I have never had a blister from running before, but the friction caused by the sloppy, wet mud gave me my first one at about mile 14. It was about the size of a dime and positioned on the outside of my right big toe. The pain from this was so great that I briefly questioned my ability to carry on. How can a little blister cause this much pain?! I powered through it, and, thankfully, the pain completely disappeared within a half hour. I didn’t think about it again until at home recuperating that evening.
Carl and I tried not to dawdle at the aid stations; indeed, we were in and out of each of them in under 10 minutes, even late in the race. We ate peanut butter sandwich quarters, watermelon, cookies, and gels. Out on the trail, Carl and I greeted runners, and we all had words of encouragement for one another. I took the lead, so, at first, I could not tell why Carl was occasionally dropping well behind me only to catch up again a short while later. As we progressed, I discovered that he was stopping to take pictures and then pouring on the coal in order to catch up with me. Impressive!
There are dozens of creek beds with shallow, narrow streams and still pools of water that required negotiation. These “gully crossings”, in tandem with elevation pitches and intermittent left-right switchbacks, took their toll physically and mentally. Sections of relatively level “straight shots” were welcome reprieves as the miles began to mount. Indeed, running down these sections of straight, level trail, usually about a half mile in length, was a bit like resting before the next technical phase of the route.
At about mile 18, we came upon a fellow runner who was broadcasting pop music from a speaker secured at about shoulder level from her backpack. I found it increasingly difficult to concentrate on the trail as I got closer and closer to the source of this music, especially as the speakers, mounted to her back, were directed to whoever is behind her on the trail. In a 5K, listening to somebody’s choice of music is probably no problem because one is just going to go “all out” and shortly cross the finish line. But, for this 26.3 mile technical trail race, I found it unhelpful. With relief, I got out in front of her, and the din of those speakers fell literally into the background.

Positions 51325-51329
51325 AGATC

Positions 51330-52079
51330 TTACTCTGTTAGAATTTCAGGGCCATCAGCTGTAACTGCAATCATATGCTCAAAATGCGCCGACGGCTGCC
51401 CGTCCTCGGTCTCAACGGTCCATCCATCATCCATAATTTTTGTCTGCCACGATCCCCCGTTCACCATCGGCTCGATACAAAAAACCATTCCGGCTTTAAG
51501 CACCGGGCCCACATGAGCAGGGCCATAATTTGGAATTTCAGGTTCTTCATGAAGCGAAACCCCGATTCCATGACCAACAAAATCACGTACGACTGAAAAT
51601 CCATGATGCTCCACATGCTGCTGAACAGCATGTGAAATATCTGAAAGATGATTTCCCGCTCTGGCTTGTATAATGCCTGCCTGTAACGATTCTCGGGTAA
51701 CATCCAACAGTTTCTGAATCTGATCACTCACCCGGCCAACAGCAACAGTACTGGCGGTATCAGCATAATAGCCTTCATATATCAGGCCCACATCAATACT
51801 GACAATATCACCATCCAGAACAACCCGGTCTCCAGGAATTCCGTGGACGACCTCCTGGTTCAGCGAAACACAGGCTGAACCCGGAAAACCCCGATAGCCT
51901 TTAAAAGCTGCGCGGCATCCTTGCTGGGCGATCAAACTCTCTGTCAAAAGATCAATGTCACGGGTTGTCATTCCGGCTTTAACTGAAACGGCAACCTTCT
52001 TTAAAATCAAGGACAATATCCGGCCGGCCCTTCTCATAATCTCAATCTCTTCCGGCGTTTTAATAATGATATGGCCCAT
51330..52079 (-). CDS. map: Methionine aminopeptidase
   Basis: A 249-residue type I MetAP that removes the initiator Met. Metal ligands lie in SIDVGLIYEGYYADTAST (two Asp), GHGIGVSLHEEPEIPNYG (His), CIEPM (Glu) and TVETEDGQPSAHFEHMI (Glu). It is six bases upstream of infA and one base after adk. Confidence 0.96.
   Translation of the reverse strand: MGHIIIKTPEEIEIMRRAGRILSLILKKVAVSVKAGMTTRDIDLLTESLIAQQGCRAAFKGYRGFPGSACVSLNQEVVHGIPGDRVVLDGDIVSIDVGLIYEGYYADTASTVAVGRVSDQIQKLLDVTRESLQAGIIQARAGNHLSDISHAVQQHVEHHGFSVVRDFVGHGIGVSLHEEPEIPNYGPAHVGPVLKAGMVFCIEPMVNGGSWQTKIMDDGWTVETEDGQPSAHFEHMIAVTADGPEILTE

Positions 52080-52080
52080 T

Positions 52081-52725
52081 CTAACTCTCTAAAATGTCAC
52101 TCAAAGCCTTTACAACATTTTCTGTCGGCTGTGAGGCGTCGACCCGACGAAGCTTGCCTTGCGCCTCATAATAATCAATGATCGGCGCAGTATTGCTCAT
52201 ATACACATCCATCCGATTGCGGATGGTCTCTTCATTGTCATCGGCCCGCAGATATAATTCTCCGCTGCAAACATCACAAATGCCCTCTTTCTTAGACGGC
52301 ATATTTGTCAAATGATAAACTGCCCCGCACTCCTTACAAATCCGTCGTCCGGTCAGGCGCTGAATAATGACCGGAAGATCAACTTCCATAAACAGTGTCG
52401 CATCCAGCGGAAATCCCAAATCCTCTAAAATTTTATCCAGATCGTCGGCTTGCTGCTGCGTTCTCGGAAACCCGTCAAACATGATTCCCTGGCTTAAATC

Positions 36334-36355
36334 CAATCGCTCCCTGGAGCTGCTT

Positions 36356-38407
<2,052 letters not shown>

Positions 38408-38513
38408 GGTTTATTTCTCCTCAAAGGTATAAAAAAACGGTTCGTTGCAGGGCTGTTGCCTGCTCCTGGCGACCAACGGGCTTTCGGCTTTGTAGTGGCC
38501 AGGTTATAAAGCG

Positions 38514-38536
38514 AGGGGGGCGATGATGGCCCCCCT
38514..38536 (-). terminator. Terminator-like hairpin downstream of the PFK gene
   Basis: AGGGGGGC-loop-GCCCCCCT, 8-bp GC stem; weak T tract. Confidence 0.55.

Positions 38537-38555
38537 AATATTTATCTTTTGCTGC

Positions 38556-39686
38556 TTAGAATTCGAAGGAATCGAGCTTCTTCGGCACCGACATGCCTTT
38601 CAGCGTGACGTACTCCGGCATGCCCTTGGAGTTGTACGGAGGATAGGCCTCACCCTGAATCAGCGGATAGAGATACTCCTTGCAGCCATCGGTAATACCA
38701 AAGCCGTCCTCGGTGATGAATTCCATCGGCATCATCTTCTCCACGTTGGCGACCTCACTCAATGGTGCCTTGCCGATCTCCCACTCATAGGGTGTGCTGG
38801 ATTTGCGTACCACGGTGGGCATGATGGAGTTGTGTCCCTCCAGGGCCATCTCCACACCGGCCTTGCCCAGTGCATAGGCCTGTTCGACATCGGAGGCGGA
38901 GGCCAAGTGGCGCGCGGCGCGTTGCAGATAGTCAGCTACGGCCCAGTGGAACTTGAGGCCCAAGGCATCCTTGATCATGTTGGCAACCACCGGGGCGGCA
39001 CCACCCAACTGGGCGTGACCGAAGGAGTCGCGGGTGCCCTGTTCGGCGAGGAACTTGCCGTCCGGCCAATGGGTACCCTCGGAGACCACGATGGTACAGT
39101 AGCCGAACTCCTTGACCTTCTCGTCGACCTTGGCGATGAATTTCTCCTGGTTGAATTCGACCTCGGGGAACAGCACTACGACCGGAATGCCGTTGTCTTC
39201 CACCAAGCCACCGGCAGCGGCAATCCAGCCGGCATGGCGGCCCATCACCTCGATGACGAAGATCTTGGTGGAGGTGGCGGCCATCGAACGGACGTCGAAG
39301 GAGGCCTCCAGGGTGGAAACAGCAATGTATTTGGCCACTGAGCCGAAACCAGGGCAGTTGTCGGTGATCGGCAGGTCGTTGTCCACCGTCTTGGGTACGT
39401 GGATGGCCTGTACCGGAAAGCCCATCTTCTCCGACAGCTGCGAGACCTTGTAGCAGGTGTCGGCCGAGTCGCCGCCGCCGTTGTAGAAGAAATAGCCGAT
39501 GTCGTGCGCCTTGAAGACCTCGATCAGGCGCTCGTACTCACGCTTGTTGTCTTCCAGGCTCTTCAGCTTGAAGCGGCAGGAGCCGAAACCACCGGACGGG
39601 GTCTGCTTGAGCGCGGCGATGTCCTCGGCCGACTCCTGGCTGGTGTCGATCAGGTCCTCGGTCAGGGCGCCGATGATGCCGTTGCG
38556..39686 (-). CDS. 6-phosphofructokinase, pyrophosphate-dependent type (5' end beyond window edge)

Starting at about mile 22, the race course rolls up to what appears to be an old logging road and, for the first time of the day, runners were not dodging and weaving roots, swerving in and out of switchbacks or traversing creek beds. This final stretch is a long two-lane dirt road. Carl waved me on at the last aid station, as I had a chance to establish a new PR on this course. During those final miles I found myself alone, fatigued, experiencing pain in the depths of my skeleton, and approaching exhaustion. I never considered stopping, but I did have brief reminders of what it must be like to be hopeless. I talked to myself as though I were talking to a desperate neighbor: “Come on, just put your head down and keep going. Don’t stop.”
I crossed that finish line in 6:14:08, 13th out of 24 in my age group. Carl came in at 6:20:07. After crossing the line, he and I sat down against trees at the edge of a great post-race party and allowed our bodies to relax. We did it! I had managed to run the entire the 26.3 miles, except for a couple of short sections with intense elevation.
Considering the strain, pain, cost, time, and effort required, what is it about racing that is so enjoyable? Is it the anticipation weeks prior to the start? The training? The race day morning? The race itself? Crossing the finish line? The post-race party? Well, “yes” to all of these, as they are all factors. But, I think it’s the friends whom we meet along the way that share the experience that makes this sport such a rich endeavor. Once back in Fairport that evening, the Better Half and I took Carl to our favorite Chinese restaurant, the Yellow Elephant, for a celebratory dinner. I proudly wore my race “medal”, which really isn’t a medal, but, rather, a cool arrowhead on a beaded cord.
The food tasted terrific, our middle-aged bodies were already well into recovery mode, and Carl and I had experienced a great adventure. And our conversation that evening? Well, you guessed it: our next start lines. Best wishes to all of you during this beautiful Summer running season!